Carlsbad, California-based RCE Technologies has emerged as the winner of the American Heart Association’s Annual Health Tech Competition, receiving an opportunity to access resources and opportunities through the Center for Health Technology & Innovation Innovators’ Network. RCE.ai aims to advance novel heart diagnostics that provide early assessment and appropriate risk stratification for patients presenting with chest pain. The company impressed judges at the recent Scientific Sessions 2023 in Philadelphia with its innovative prototypes that offer remote measuring and monitoring capabilities to aid in the diagnosis and treatment of myocardial heart injury.
The significance of this achievement lies in RCE’s commitment to transforming the landscape of heart and brain health. The competition specifically seeks innovations that engage or support patient treatment while addressing common challenges in areas such as coronary artery disease, electrophysiology, hypertension, and stroke, among others.
A standout feature of RCE’s technology is its noninvasive transdermal technique, which enables the instant measurement of cardiac proteins in blood. By leveraging this approach, RCE.ai aims to improve patient outcomes, reduce hospital length of stay, and minimize healthcare costs. The company’s Pyrames received recognition as the best business pitch, while Cardiosense was acknowledged as the best science pitch. Both prototypes impressed the judges with their validity, scientific rigor, and potential to enhance patient outcomes.
RCE Technologies will continue its development of noninvasive cardiac protein measurement and virtual heart failure management. This includes the creation of wearable sensors for early detection and presymptomatic identification. Collaboration with the consortium will allow RCE to optimize its health technology solutions while minimizing development costs.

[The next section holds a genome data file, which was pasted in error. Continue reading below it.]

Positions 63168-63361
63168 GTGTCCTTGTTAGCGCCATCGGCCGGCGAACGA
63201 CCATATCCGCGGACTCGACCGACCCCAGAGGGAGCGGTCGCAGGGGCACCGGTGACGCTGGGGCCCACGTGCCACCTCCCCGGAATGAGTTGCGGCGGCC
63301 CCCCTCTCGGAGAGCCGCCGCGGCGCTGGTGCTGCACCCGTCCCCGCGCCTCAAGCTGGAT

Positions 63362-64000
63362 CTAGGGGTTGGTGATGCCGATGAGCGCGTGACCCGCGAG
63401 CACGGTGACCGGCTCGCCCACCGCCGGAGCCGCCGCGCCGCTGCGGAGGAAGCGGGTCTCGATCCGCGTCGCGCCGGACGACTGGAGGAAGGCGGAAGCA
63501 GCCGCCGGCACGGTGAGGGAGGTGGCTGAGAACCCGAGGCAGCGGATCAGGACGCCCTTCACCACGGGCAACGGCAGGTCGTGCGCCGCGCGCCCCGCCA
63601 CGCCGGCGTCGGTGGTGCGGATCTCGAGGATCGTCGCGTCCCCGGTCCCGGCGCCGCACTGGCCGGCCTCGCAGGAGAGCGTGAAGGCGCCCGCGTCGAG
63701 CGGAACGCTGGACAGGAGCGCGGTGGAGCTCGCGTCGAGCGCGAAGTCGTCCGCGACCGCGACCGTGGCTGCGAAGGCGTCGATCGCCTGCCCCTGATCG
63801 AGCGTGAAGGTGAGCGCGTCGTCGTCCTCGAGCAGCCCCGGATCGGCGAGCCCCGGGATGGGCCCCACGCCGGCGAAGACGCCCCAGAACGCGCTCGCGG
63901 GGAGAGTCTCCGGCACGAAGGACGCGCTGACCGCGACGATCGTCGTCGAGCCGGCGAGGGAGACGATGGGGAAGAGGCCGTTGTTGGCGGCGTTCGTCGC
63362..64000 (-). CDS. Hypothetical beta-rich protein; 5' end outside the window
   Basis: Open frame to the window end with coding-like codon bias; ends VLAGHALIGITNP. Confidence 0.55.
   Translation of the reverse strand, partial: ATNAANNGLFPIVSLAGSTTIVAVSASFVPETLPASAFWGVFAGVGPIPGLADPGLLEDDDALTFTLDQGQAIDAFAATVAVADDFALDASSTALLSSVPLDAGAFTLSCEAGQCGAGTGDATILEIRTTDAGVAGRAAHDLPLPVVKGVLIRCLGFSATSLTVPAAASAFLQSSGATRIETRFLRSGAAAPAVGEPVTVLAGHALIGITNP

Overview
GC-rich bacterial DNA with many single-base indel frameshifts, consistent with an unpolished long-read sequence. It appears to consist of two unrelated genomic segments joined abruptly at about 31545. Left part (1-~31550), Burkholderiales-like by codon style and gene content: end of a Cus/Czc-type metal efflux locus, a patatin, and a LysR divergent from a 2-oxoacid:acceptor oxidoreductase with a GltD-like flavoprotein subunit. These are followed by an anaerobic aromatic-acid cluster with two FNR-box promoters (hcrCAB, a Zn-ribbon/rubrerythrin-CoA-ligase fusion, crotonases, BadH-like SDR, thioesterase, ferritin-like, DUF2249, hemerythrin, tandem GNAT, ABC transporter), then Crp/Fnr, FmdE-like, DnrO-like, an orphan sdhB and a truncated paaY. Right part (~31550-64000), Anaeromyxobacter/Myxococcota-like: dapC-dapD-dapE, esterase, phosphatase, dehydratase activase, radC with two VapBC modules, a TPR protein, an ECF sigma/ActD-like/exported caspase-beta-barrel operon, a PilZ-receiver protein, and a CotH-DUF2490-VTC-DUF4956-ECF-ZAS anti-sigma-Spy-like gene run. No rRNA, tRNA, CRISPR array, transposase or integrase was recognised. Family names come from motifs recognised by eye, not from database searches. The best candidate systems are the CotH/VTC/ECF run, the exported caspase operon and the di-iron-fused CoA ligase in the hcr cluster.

In recent years, the integration of artificial intelligence and machine learning has revolutionized heart disease detection. The NHS, for example, has successfully utilized AI to detect heart disease in just 20 seconds during MRI scans. Studies funded by the British Heart Foundation and conducted by the Mayo Clinic have also demonstrated the superior precision of ML algorithms in identifying cardiac conditions. This trend highlights the potential for increased AI implementation in healthcare practices, resulting in improved patient outcomes.
RCE Technologies remains dedicated to empowering healthcare professionals in providing real-time, top-quality patient care. Their victory in the American Heart Association’s competition reinforces their commitment to revolutionizing heart diagnostics and improving the lives of patients worldwide.
What is RCE.ai?
RCE.ai is a health tech company based in Carlsbad, California. They specialize in developing innovative heart diagnostics solutions to improve patient outcomes and reduce healthcare costs.
What did RCE.ai win?
RCE.ai emerged as the winner of the American Heart Association’s Annual Health Tech Competition. As a result, the company gains access to resources and opportunities through the Center for Health Technology & Innovation Innovators’ Network.
What sets RCE.ai’s technology apart?
RCE.ai’s technology employs a noninvasive transdermal technique that enables the instant measurement of cardiac proteins in blood. This approach contributes to improved patient outcomes, reduced hospital stays, and decreased healthcare costs.
How will RCE’s prototypes be developed further?
RCE Technologies plans to collaborate with a consortium to develop their noninvasive cardiac protein measurement technology and virtual heart failure management solutions. This will include the creation of wearable sensors for early detection and presymptomatic identification.
How is artificial intelligence being used in heart disease detection?
Recent advancements in artificial intelligence and machine learning have enabled faster and more accurate heart disease detection. For instance, the NHS now utilizes AI to detect heart disease in as little as 20 seconds during MRI scans, surpassing the precision of human clinicians.
(Source: Healthcare IT News)